When Humanity Breeds Hate

Samuel Fuller, 1982

"That's the danger in picking up a stranger," an injured Molly says. Molly (Lynne Moody) is a friend of Julie Sawyer (Kristy McNichol). Julie is a struggling Hollywood actress who nurses an injured German Shepherd back to health and eventually adopts it, only to realize that it is a "white dog" (literally and mentally).

The dog is trained to rabidly attack Black people. Being a dog lover that she is, Julie doesn't want the dog killed, despite the advice of her screenwriter boyfriend (Jameson Parker). Instead she goes to Mr. Carruthers (Burl Ives), a successful animal trainer who then refers her to Keys (a nice entrance by Paul Winfield), an African-American trainer who is determined to "un-teach" the brainwashed dog.

In White Dog, Samuel Fuller effortlessly turns the drama into the dramatic, not the robotic. Yes, not the robotic.

Mr. Carruthers [pointing at a cardboard cut-out of Star Wars' R2-D2]: That! That is the enemy. [throws a dart at R2-D2]

Although the unnamed white dog is practically a killing machine, Fuller — who makes a cameo in the film — doesn't portray it as some sort of a robot. Instead, he gives the dog a "human attitude" by incorporating antagonistic qualities — fear, hate, and prejudice — usually seen in two-legged creatures often called "human beings."

The unnamed "white dog" facing its "enemy."

The screenplay is written by Fuller and Curtis Hanson, based on Romain Gary's novel. I haven't read Gary's novel yet, but the Internet says the narrative was reversed in the film adaptation. Most of the film's narrative is seen and experienced through the white dog, which I think works very well because the audiences can get into the dog's perspective. If the narrative is based on the dog's victims, I don't think the film would have such pathos.

Kristy McNichol sheds her child star image to portray a mature and introverted character that is Julie. Although quite theatrical at times, Paul Winfield is generally decent as Keys. But, obviously, the canine actors are the real stars of the film. The white dog is played by five white German Shepherds: Hans, Son, Buster, Duke, and Folsom. Performance-wise, those canine dudes are way up there with Lassie and Benji.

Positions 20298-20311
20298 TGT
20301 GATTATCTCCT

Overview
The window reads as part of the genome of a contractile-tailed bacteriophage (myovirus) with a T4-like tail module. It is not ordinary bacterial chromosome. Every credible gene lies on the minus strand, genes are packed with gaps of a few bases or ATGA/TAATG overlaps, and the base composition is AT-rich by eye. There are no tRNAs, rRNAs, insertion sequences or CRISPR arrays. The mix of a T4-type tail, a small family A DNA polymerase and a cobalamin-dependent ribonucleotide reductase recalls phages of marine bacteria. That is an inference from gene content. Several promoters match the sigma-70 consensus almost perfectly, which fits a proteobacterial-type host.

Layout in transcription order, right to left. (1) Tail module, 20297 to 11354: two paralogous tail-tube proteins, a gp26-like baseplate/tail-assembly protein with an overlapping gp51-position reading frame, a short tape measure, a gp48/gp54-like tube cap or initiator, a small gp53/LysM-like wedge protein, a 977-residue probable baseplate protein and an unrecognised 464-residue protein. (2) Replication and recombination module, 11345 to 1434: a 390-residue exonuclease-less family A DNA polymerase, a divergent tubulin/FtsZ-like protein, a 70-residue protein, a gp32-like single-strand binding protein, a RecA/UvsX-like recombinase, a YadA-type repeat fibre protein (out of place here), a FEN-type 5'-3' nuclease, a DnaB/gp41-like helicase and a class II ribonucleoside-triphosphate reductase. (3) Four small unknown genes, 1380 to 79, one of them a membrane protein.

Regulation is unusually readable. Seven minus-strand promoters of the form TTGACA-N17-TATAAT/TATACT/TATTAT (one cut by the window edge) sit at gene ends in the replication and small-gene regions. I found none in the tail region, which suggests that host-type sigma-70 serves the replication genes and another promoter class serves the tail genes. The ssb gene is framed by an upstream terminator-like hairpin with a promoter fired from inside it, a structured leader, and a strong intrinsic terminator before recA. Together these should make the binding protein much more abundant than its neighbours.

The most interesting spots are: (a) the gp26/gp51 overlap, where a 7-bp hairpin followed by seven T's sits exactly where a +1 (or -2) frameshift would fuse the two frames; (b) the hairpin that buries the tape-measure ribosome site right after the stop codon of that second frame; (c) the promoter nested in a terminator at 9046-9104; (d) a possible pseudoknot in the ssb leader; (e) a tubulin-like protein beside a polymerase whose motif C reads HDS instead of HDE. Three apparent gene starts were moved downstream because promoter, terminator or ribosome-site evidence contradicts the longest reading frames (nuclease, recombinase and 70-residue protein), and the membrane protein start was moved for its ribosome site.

I saw the Criterion version of White Dog; although Criterion does a great job in turning them films into a better/clearer picture, White Dog is sometimes quite grainy and dark — most of Fuller's films were made out of a small budget, hence the grainy effect — but it's still very watchable. The cinematography is by Bruce Surtees. Most of Surtees' shots complement the scene, as well as the significance of the characters. Cases in point:

Julie's conversation with the nurse (Christa Lang, Fuller's wife) about the pound. Surtees makes it clear that the nurse is not a major character, hence the shot.

The moment when the dog is threatening to attack Roland the boyfriend. This shot almost resembles the scene at the animal clinic, the one wherein the white dog sees Julie for the first time. We experience most of the events through the eponymous character, hence the low-angle shot. Another fave shot of mine is the second to the last frame; that aerial shot is simple perfection.

White Dog has the usual Fuller elements in it: tight close-ups, close-up of the eyes, and poignant slow motions (Fuller remarkably utilizes this particular technique).

During the title sequence, "White Dog" — as well as the cast and crew's names — transforms from white to black, which is what happens to the... okay I don't want to spoil it for you. It's a clever title sequence.

The editing is smart; it gives the film a sense of personality. My favorite bit is the "Francis of Assisi scene" at the church; it is a perfectly transitioned scene. Another fave of mine is the film's last frame, which transforms from colored to monochrome and eventually becomes a monochrome negative. The monochrome negative effect is a visual metaphor of the world the white dog is living in: black and white, good and bad, love and hate — nothing in between.

Celebrated composer Ennio Morricone does a splendid job in highlighting the emotion of a scene. His music is in sync with the events, as well as the dog's scary "transformation."

Upon the end of its filming, White Dog was virtually harassed by the big shots at Paramount, to the point of the film not being available to the public. They reportedly found the film "racist" and threatening. White Dog is not a racist film but is actually anti-racist.

White Dog is a daring and excellent analysis of whether or not racism is curable. It also gives an insight to the concept of instilled hate; once the seed of hatred is planted — may it be in dogs or humans — can we still remove its root?

Trailer for White Dog:

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